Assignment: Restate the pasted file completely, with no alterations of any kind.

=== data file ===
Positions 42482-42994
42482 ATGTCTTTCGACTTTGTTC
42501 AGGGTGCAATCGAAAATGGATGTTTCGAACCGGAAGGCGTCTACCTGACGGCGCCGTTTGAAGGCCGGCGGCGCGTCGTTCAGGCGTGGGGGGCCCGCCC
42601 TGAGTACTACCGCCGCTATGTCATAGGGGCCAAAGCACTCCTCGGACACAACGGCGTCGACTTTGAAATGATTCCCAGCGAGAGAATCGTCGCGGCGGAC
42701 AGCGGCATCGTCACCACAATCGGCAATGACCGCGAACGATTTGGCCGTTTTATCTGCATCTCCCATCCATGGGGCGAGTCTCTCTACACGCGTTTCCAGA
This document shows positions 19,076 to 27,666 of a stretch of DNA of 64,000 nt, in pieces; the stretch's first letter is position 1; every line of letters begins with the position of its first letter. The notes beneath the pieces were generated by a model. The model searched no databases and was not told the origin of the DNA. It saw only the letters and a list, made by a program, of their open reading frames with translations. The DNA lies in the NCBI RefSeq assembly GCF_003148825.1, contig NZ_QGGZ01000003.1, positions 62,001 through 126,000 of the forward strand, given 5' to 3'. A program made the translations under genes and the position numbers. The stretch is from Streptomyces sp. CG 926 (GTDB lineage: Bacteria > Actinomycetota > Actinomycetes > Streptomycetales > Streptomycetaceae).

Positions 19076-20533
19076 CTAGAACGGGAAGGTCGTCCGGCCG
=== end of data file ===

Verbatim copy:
Positions 42482-42994
42482 ATGTCTTTCGACTTTGTTC
42501 AGGGTGCAATCGAAAATGGATGTTTCGAACCGGAAGGCGTCTACCTGACGGCGCCGTTTGAAGGCCGGCGGCGCGTCGTTCAGGCGTGGGGGGCCCGCCC
42601 TGAGTACTACCGCCGCTATGTCATAGGGGCCAAAGCACTCCTCGGACACAACGGCGTCGACTTTGAAATGATTCCCAGCGAGAGAATCGTCGCGGCGGAC
42701 AGCGGCATCGTCACCACAATCGGCAATGACCGCGAACGATTTGGCCGTTTTATCTGCATCTCCCATCCATGGGGCGAGTCTCTCTACACGCGTTTCCAGA
This document shows positions 19,076 to 27,666 of a stretch of DNA of 64,000 nt, in pieces; the stretch's first letter is position 1; every line of letters begins with the position of its first letter. The notes beneath the pieces were generated by a model. The model searched no databases and was not told the origin of the DNA. It saw only the letters and a list, made by a program, of their open reading frames with translations. The DNA lies in the NCBI RefSeq assembly GCF_003148825.1, contig NZ_QGGZ01000003.1, positions 62,001 through 126,000 of the forward strand, given 5' to 3'. A program made the translations under genes and the position numbers. The stretch is from Streptomyces sp. CG 926 (GTDB lineage: Bacteria > Actinomycetota > Actinomycetes > Streptomycetales > Streptomycetaceae).

Positions 19076-20533
19076 CTAGAACGGGAAGGTCGTCCGGCCG